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Treating Prostate Cancer In Older Men Helps Them Live Longer


Prostate cancer is the most common cancer in older men but since it tends to grow very slowly, many patients never suffer complications from the disease before dying from another cause. So, for many years, the conventional wisdom on treatment for patients in their 70s and 80s has been no .treatment -- so-called watchful waiting. But a new study from the Fox Chase Cancer Center in Philadelphia, Pennsylvania, indicates that older men survive longer if doctors begin aggressive treatment.

Dr. Yu-Ning Wong reviewed data collected by the U.S. government on more than 44,000 men from 65 to 80 years old. "We looked at how long these patients lived and found that men that were not treated in their first six months past their diagnoses lived approximately ten years," she reports. There was a different finding with the other group: "we found that men who did receive treatment lived longer and were approximately 30 percent less likely to die in the time interval past their diagnosis."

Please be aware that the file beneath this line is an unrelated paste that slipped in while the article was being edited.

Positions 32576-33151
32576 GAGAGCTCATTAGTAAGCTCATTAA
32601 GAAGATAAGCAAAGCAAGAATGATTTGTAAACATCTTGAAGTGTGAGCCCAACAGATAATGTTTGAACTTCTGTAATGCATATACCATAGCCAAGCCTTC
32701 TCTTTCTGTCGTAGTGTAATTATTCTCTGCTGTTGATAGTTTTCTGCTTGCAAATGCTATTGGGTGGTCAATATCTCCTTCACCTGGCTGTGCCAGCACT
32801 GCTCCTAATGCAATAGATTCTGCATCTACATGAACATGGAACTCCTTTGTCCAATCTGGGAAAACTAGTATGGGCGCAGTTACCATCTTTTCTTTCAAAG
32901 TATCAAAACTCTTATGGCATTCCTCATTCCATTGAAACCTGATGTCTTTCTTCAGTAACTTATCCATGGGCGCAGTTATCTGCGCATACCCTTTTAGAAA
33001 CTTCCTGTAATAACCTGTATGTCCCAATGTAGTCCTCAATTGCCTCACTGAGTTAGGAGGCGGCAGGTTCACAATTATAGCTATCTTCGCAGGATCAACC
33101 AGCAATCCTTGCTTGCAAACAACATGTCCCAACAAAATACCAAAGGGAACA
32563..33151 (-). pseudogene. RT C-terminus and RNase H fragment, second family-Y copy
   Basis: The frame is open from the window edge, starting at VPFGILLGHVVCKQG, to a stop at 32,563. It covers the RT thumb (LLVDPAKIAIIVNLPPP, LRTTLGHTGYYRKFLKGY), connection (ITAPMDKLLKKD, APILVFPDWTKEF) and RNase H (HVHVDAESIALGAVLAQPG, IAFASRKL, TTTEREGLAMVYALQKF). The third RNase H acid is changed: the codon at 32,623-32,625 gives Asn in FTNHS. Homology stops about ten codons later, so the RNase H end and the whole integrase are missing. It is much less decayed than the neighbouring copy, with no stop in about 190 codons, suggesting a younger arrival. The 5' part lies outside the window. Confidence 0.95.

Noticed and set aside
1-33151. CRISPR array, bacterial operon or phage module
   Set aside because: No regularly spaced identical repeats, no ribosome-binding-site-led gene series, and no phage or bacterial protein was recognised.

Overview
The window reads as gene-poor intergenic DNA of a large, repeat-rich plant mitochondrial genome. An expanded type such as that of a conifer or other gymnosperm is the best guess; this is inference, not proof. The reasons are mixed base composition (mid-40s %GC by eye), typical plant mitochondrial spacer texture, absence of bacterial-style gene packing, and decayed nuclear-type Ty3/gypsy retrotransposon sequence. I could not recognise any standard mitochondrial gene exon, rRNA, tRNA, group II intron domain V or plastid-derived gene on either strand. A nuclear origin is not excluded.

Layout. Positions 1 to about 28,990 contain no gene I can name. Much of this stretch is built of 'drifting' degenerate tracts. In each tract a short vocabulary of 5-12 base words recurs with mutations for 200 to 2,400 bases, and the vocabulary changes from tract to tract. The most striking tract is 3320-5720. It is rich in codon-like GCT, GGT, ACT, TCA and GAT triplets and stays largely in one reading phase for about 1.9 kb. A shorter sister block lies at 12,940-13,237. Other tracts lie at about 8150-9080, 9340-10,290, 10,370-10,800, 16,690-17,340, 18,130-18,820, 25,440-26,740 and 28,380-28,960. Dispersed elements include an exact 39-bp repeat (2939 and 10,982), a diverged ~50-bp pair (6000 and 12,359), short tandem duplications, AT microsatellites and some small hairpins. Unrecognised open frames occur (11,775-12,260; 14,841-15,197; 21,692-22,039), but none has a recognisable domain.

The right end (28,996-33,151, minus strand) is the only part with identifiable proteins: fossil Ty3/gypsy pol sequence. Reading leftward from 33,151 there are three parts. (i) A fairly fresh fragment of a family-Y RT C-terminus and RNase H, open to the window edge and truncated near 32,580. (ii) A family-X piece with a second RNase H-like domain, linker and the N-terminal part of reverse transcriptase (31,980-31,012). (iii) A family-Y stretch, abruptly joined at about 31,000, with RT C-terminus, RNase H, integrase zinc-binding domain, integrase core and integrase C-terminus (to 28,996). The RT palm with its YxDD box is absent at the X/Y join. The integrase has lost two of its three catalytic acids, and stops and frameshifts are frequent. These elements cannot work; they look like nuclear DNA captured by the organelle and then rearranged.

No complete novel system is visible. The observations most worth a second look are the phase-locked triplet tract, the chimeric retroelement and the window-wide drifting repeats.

Wong emphasizes that the men who did not get treatment after their diagnosis did live, on average, for another decade. But she says that advances in care and treatment of other diseases of aging are changing the medical decision-making standard for older men. "Men are living longer," she points out. "We're having more advances in primary care and there are plenty of primary care and care of cardiovascular disease and other conditions and we've improved our treatment with radiation therapy and surgery."

Part of that improved treatment, she says, is minimizing the side effects, but she adds that, "there are potential changes in bowel and bladder function or sexual dysfunction following treatment with either of these procedures." Wong recommends that older men with prostate cancer talk with their doctors about the other conditions they may have in order to decide how aggressively to treat the cancer with radiation or surgery.

Researchers in other countries are looking at the relative benefits of prostate cancer treatment versus watchful observation, Wong says, and the results of these studies are due in several years. Yu-Ning Wong's study appears in the Journal of the American Medical Association.

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